HHS To Reduce Health Disparities Between Elderly Hispanics
HHS plans to launch a nationwide initiative that seeks to reduce health disparities between Hispanic and white elderly individuals, the McAllen Monitor reports.
The effort stems from the 2006 Agency for Healthcare Research and Quality National Healthcare Disparities Report that found that Hispanics older than age 65 are less likely than whites in the same age group to be vaccinated for pneumonia or influenza, manage their diabetes and undergo cancer screenings, John Wren, deputy assistant secretary HHS' Administration on Aging, said.
As part of the effort, HHS is inviting several cities through the nation with large Hispanic populations -- including Chicago; El Paso, Texas; Houston; McAllen, Texas; Miami, Los Angeles, New York City; and San Antonio, Texas -- to participate in a yearlong pilot project. AHRQ, AOA, CDC, CMS and the Health Resources and Services Administration will work with participating communities to develop a network that seeks to improve overall services and encourage Hispanics to take advantage of new Medicare benefits.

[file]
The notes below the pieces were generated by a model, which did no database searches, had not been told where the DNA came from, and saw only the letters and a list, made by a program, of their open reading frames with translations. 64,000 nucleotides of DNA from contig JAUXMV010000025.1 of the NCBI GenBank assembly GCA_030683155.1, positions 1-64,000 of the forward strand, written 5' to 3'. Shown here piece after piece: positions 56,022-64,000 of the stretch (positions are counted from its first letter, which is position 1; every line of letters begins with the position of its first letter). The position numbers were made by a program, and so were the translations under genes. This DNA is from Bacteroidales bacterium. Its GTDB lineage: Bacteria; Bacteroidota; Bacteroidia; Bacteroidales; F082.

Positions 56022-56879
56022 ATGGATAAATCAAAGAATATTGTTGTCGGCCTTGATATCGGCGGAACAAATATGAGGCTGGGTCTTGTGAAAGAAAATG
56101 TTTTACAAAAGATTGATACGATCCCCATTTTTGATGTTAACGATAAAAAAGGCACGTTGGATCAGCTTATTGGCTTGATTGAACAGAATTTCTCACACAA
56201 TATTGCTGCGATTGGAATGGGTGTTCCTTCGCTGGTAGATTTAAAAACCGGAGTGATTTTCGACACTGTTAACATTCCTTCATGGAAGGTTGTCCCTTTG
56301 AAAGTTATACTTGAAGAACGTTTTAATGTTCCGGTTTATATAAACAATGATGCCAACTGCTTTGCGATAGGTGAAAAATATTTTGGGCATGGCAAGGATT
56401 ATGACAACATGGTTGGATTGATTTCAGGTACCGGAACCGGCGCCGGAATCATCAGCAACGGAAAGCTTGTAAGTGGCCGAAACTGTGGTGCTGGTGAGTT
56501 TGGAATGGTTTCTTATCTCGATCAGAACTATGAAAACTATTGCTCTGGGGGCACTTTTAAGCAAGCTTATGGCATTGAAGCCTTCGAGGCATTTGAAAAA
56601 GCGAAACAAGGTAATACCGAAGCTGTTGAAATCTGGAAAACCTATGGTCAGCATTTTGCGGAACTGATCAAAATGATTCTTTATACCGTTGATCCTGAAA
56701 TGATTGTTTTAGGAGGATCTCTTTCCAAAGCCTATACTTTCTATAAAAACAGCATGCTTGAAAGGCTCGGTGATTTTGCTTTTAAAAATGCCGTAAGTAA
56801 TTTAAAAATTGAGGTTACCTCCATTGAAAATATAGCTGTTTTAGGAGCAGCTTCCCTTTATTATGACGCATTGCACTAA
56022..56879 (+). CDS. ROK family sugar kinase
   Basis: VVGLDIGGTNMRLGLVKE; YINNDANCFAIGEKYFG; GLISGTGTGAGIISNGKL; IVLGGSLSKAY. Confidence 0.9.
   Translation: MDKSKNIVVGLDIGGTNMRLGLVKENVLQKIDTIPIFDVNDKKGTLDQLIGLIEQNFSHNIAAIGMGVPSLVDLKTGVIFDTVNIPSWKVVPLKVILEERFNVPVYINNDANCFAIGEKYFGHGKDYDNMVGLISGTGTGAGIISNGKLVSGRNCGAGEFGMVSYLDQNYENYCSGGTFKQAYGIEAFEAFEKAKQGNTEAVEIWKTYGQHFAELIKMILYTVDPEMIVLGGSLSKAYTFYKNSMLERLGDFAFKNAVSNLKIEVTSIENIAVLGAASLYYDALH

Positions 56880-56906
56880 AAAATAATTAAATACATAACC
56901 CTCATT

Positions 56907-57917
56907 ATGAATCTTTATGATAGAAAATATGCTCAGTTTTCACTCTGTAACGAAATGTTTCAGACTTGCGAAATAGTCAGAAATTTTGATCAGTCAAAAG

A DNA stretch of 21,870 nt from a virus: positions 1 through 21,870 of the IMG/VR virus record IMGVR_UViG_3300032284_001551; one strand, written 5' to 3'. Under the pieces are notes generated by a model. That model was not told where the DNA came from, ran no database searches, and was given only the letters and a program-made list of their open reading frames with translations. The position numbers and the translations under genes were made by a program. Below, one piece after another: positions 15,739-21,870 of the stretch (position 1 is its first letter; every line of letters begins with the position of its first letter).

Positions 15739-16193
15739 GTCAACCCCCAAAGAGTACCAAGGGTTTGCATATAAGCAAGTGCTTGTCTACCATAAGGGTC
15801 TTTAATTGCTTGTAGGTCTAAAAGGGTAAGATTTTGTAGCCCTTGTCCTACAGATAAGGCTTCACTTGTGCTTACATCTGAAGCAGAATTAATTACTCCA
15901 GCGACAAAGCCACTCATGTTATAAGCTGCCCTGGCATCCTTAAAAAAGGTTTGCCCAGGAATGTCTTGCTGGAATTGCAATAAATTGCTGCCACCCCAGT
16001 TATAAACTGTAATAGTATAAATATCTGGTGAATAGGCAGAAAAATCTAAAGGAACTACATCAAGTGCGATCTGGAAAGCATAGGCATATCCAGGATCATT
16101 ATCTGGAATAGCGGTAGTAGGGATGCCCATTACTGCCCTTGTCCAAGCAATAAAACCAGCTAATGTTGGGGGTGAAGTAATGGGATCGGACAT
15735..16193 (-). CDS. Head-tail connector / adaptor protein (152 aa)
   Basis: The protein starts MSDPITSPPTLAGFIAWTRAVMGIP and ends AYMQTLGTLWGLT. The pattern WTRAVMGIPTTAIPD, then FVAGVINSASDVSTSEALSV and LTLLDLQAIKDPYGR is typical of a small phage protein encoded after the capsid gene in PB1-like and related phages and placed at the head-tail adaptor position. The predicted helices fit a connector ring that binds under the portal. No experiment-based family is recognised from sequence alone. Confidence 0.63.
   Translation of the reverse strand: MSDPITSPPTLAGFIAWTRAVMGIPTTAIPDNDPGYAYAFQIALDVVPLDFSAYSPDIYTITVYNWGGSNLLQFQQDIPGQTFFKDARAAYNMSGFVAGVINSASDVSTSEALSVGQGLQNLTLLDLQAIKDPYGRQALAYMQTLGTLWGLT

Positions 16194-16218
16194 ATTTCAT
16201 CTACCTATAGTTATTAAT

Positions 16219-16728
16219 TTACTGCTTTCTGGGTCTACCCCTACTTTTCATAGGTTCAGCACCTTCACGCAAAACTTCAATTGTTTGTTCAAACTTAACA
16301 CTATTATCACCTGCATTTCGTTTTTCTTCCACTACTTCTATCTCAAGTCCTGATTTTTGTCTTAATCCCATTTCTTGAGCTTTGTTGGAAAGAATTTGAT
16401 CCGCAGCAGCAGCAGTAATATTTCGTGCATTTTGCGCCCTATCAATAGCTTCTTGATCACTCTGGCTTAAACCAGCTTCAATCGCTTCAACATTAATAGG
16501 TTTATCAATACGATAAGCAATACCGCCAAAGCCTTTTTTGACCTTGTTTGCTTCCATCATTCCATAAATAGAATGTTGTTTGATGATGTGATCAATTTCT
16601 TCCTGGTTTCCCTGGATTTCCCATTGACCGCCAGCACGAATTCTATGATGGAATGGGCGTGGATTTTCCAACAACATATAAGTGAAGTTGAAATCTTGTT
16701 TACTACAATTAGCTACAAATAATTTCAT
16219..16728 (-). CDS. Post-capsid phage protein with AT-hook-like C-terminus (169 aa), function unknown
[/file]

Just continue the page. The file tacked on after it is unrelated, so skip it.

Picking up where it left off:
Seven of the communities will be chosen to receive a two-day training session in Washington, D.C., and participate in the pilot project. Wren called the initiative a "great partnership opportunity" for participating communities. The deadline for the communities to apply to the program is July 24 (Berghom, McAllen Monitor, 7/1).
Reprinted with permission from kaisernetwork.org. You can view the entire Kaiser Daily Health Policy Report, search the archives. The Kaiser Daily Health Policy Report is published for kaisernetwork.org, a free service of The Henry J. Kaiser Family Foundation. 2007 Advisory Board Company and Kaiser Family Foundation. All rights reserved.